Spam. We all know what it is, and we all hate seeing it, whether it’s in our inbox or as a comment on your website’s blog. Today, it’s a daily struggle to keep spammers out of your life, and they’re getting worse – some of them will even send you text messages on your cell phone. Talk about rude!
The good news is as sophisticated as spam is getting, so too are the ways in which you can take out the online “trash” and keep them from cluttering up your blog’s comment section or your e-mail’s inbox. Here’s how to properly identify, monitor, and clean out those spammers.
Common Traits of Spammers
Despite their effort to come across as non-spam related, these are usually the telltale signs of a comment or e-mail address purposely made to annoy you:
- Keyword stuffing, usually within poor grammar and sentence structure
- Comments that have nothing to do with your blog post or content in question
- Comments and e-mails that prompt you to click to other external links (sometimes containing a computer virus)
- Comments suggesting you’ve won a prize in contests you clearly didn’t enter
- Comments that are positive, but pointless
- And more
If you need some more constructive examples of spam comments in particular, there are some great examples you can find that other bloggers have pulled off from WordPress.
How to Monitor Spam
Like we said, for every spam comment or e-mail address that slips through, there is a way to clean it up. While unfortunately the best method doesn’t consist of waving a magic wand to make them go away, these methods are tested, tried, and true.
First, check your e-mail’s hosting. Is it out of date compared to what it used to be? The best hosts will automatically send spam to a specific folder, thus allowing you to filter through and report any e-mail addresses that are legit spammers, or if an e-mail address you trust went into the folder by accident.
Next, check your website. If it’s a WordPress theme, you can check the comments and any e-mails by going to the Comments section on your site’s dashboard. It allows you the power to approve, disapprove, delete, and mark comments as spam.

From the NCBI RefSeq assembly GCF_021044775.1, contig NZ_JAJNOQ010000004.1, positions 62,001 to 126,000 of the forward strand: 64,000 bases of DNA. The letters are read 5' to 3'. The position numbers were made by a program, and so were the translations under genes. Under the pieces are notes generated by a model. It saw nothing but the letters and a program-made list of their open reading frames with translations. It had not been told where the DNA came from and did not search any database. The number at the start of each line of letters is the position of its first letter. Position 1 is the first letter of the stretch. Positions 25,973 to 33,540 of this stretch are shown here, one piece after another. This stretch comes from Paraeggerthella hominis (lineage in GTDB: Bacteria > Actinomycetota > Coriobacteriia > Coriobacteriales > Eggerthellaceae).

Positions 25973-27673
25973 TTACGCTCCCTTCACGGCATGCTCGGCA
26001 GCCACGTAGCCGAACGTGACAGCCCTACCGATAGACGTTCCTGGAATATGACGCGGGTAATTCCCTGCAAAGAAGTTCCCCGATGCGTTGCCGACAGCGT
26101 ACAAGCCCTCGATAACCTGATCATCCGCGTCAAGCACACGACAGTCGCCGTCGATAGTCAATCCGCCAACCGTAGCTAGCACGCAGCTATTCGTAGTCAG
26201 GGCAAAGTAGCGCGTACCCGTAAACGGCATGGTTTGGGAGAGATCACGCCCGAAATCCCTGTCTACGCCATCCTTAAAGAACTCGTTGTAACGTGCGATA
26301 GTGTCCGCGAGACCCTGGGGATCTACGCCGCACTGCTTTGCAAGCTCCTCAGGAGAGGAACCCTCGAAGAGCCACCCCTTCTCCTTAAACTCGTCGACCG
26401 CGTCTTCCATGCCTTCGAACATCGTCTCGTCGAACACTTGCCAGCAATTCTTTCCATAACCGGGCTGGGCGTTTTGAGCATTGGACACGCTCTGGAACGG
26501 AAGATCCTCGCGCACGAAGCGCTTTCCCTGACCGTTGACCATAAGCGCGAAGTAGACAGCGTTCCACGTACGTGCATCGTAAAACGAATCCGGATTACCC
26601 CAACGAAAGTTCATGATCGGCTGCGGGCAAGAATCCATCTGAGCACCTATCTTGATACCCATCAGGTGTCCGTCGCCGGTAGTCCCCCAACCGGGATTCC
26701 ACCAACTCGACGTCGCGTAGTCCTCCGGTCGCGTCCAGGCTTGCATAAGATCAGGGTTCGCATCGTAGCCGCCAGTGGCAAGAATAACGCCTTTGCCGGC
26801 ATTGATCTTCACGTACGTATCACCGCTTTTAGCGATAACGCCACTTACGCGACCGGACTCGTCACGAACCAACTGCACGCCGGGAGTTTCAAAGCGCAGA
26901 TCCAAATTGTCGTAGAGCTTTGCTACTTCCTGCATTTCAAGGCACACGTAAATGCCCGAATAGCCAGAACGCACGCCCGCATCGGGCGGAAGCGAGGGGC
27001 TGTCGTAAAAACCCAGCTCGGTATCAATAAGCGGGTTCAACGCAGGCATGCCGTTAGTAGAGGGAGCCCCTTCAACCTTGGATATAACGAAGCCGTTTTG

Finally, ask yourself this #1 question if you’re just not sure about the comment or e-mail address you’re monitoring: is this something I want to have the whole world view when they visit my website? If you think the answer is no, get rid of it.
Tools & Actions that Will Help
If your website is a WordPress one, you’re in luck given how frequently updated the platform is compared to other templates. These are the top plugins you can install that will easily filter out (almost) all of the spam trying to infiltrate your website:
- Anti-Spam Bee
- WP-SpamShield Anti-Spam
- WordPress Zero Spam
- And so many more!
You can find more WordPress plugin lists for spam here, and the forums on WordPress are just as helpful.
When it comes to preventing and cleaning up the spam in your inbox, you can try doing the following:
- Don’t readily give away your e-mail address online. Leave it visible where it matters most, such as on your business’s website or on your social media.
- Make your e-mail address non-scannable. A good example is when leaving a comment on a blog you really like, write out your e-mail in a way to prevent it from being used (for example ‘me (at) Gmail (dot) com’).
- Don’t make your username on social media or public profiles the exact same as your e-mail address.
- Report any spam you find in your inbox. There should always be an option to do so.
If the spam is e-mail related and you just can’t keep them from flooding your inbox, upgrading to a new e-mail hosting service may be the ticket. V3 Media offers just that kind of assistance, and it’s a solid ticket to a more spam-free way of life. Contact us for more information. We’re more than happy to kick those spammers to the curb.